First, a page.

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How Latifah Nansubuga Of Climate Smart Urban Farming Is Helping to Promote Sustainability and…

How Latifah Nansubuga Of Climate Smart Urban Farming Is Helping to Promote Sustainability and Climate Justice

An Interview With Monica Sanders

Change has to start with you. Make sure that as you identify a problem, you think of the solution yourself, because it will always start with you. My problem of child marriage was my problem. The solution to escape it had to come from me and not from an outsider.

According to the University of Colorado, “Those who are most affected and have the fewest resources to adapt to climate change are also the least responsible for the greenhouse gas emissions — both globally and within the United States.” Promoting climate justice is an incredibly important environmental responsibility that is slowly becoming more and more recognized. In this interview series, we are talking to leaders who are helping to promote sustainability and climate justice. As part of this series, we had the pleasure of interviewing Latifah Nansubuga.

Latifah Nansubuga is a Ugandan climate activist, teacher, and speaker who at the age of 13 initiated the Climate Smart Urban Farming project in Kampala, transforming plastic containers into planting pots, using discarded seeds, and implementing innovative irrigation systems.

Latifah’s Climate Smart Urban Farming helped her escape forced child marriage, feed her family and community, and opened a path for her to receive education. Despite backlash and betrayal she encountered from organizations claiming to protect girls, Latifah raises awareness of fraudulent claims and to create safe opportunities for girls globally. Latifah teaches Climate Smart Urban Farming to address food security issues and has spoken at various international events, including the United Nations General Assembly, TEDxKampala, and Power Shift 23.

Thank you so much for doing this with us! Before we dig in, our readers would like to get to know you a bit. Can you tell us a bit about how you grew up?

I grew up in Kampala, Uganda, in Africa, in a family of five children where I was the only girl and the last born. It was a Muslim family that depended on agriculture products, crops and produce. However, with us being hit by climate change and its impacts, we ended up experiencing a drought. We needed food, and that wasn’t available.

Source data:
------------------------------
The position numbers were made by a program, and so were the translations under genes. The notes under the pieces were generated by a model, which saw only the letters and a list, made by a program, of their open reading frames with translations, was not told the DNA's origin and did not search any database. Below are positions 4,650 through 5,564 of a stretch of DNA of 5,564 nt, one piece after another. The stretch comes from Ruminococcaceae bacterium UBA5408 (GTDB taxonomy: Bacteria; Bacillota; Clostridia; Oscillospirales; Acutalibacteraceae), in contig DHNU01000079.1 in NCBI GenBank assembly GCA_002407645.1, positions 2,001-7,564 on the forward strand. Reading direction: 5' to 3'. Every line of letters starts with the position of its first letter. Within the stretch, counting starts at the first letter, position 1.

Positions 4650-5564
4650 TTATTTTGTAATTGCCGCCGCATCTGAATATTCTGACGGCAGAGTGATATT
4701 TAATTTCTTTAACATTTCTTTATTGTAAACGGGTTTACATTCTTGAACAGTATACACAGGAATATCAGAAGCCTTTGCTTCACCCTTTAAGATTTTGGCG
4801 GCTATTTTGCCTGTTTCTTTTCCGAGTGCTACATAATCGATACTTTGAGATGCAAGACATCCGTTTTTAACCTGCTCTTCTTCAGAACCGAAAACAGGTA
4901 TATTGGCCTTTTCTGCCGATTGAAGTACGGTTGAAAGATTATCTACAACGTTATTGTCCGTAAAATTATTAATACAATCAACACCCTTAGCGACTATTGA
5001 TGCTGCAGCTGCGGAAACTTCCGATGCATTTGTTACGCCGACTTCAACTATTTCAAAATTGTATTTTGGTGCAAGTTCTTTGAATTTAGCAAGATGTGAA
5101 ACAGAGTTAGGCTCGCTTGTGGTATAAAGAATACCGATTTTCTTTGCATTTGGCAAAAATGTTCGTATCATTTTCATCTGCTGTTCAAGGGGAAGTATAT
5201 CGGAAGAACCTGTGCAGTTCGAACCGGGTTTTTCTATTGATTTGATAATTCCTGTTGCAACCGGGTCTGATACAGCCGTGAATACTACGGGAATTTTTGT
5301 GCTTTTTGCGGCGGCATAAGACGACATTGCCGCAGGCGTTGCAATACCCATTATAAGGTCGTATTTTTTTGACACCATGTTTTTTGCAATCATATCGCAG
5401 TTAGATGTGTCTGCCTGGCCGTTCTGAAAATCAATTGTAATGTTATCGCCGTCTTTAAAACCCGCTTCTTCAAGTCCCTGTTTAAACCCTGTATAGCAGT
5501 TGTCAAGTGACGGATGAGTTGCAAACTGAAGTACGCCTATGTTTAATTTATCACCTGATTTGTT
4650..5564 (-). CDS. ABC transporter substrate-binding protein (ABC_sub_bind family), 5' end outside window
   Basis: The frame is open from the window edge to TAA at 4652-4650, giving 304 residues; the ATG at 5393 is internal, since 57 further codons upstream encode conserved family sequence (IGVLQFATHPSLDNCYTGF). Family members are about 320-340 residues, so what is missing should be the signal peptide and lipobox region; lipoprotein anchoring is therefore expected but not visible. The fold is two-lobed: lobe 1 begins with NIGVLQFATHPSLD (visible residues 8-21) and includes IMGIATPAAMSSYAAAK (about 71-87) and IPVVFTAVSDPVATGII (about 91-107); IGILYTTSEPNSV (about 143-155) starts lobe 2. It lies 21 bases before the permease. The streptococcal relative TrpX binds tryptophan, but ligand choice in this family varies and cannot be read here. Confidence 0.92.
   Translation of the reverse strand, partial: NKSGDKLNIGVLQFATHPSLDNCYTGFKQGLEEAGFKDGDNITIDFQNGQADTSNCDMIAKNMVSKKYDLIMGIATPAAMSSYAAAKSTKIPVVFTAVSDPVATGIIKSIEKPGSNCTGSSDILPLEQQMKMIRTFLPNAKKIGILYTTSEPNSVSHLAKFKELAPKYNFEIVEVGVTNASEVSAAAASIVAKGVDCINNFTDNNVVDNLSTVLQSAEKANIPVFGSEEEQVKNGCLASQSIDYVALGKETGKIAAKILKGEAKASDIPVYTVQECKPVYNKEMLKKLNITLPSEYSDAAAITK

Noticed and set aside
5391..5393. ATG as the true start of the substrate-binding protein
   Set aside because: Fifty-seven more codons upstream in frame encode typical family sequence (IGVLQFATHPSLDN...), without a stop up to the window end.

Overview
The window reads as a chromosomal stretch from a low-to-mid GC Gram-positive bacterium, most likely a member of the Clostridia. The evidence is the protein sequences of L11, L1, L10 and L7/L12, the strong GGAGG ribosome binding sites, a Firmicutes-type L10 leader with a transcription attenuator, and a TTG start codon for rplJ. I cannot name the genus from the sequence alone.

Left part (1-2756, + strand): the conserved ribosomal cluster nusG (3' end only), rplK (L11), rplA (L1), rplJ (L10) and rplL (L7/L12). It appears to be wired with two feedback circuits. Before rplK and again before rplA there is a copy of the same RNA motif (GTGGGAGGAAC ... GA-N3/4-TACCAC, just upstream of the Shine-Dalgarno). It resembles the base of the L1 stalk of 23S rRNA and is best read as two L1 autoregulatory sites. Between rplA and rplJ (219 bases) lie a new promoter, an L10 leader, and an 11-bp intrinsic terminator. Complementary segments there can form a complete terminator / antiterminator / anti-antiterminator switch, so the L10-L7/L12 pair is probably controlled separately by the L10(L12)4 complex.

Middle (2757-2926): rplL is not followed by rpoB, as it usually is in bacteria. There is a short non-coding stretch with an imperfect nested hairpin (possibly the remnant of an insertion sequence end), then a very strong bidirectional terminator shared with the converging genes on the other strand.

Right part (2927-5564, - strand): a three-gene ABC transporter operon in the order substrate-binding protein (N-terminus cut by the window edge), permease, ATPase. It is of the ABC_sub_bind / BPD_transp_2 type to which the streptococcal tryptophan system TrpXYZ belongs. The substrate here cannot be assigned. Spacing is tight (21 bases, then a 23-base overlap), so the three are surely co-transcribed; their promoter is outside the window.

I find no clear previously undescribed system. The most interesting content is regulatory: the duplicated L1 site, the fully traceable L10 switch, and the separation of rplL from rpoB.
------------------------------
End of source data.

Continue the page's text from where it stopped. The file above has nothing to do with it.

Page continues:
They looked at what alternatives there were for them as a family, and coming from a continent that prioritizes child marriages, they knew that by getting me married at a young age they could get a better bride price, which is comprised of food and money.

My family was forcing me into marrying an old man so that they could get a good bride price and would be able to survive the famine and starvation that they were experiencing because of the climate changing.

I looked at the crisis and the situation that I was to face, and asked myself as an advocate, how could I be the change I wanted to see in the world? How will I have the guts to face my fellow girls and or even the crowd to say don’t marry your children, invest in their education, and yet I would be a wife at 13, and a mother maybe at 14? So I wanted to be the change I wanted to see in the world.

Then I started analyzing the situation that was facing my family, which was hunger, starvation, climate change and its impacts. If it’s hunger my family is facing that is making them want to marry me off, then the solution to that problem would be providing them food.

Looking at the community I come from, which is a slum in Kampala on the outskirts of the city, I found that what I have most is plastics. Coming from a slum, where there is no land, I had to create space to grow food. I got plastic containers and remodeled them, cut them, cleaned them, and decided to use them to grow food. I did not have money, I did not have anything like support, because my family was working against me, not for me. I had to look for seeds. I went into the neighborhoods of people who were well off and could afford a decent meal, and I was able to go into their garbage bins. From there I collected seeds. As the seeds were drying, I prepared the soil and used animal droppings, kitchen poo, and even food remains from other people’s garbage bins as manure and fertilizer.

Since I wasn’t someone who was allowed to move freely, I had to find a way of watering these plants even when I wasn’t there. So I used water bottles and created holes in the bottle tops. This way I could add water into the bottles, turn them upside down, and water would drip through the holes in the lids into the soil to bring about drip irrigation, and even in my absence the plants would still grow.